Regional Geological Mapping
Regional geological mapping refers to more general scales ranging from 1:50 000 to 1:10 000 000. The QMAP 1:250 000 Geological Map of New Zealand, completed in 2012, is a regional scale geological map series covering the country but there are good reasons to undertake more detailed geological mapping of some areas.
Resource Geological Mapping
Geological maps provide important information in areas of proven or potential geological resources such as minerals, coal, petroleum, groundwater and geothermal energy. New geological mapping is underway in the Otago, West Coast and Northland resource areas where high quality airborne geophysics datasets have become available. The maps assist with making decisions around resource exploration and management.
As part New Zealand’s obligations to its offshore territories, there is on-going geological work in the Ross Dependency, Antarctica. New Zealand has been prominent in Antarctic geology since the late 1950s. Geological mapping has been a major focus and this continues with the recent publication of the 1:250 000 Geological Map of Southern Victoria Land. Significant gains in understanding the glacial geology have been made through geological mapping, and this information is contributing to research into Antarctic glacial dynamics in response to changing climatic conditions. Current projects are characterising the regional geology through geological mapping and glacial geology.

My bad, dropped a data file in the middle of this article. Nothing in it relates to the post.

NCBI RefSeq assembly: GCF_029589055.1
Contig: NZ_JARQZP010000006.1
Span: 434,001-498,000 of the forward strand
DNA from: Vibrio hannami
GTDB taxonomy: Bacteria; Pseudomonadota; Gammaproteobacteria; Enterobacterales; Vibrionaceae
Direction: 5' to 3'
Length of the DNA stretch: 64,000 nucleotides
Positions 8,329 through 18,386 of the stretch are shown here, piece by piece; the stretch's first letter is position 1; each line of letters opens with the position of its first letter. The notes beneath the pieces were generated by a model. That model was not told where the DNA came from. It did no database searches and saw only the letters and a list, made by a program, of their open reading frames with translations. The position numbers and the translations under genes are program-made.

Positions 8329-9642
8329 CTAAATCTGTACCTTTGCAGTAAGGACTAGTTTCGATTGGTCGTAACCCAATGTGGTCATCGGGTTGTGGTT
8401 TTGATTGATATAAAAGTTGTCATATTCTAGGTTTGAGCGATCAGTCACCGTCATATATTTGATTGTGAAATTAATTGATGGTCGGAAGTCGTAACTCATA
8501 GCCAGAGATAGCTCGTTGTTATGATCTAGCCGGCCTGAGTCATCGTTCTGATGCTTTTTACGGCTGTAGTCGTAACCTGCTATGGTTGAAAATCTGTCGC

Towards the conclusion of the QMAP project, it became apparent that a new detailed geological map of Tongariro National Park, and a more volcanic-focussed geological map of the Taupo Volcanic Zone, would be important contributions to understanding volcanic eruptive activity in the central North Island. The Tongariro National Park geological mapping is revealing complex interplay between competing process of glacial erosion and volcano growth on Mt Ruapehu and the other centres. This geological map is scheduled for completion in 2015.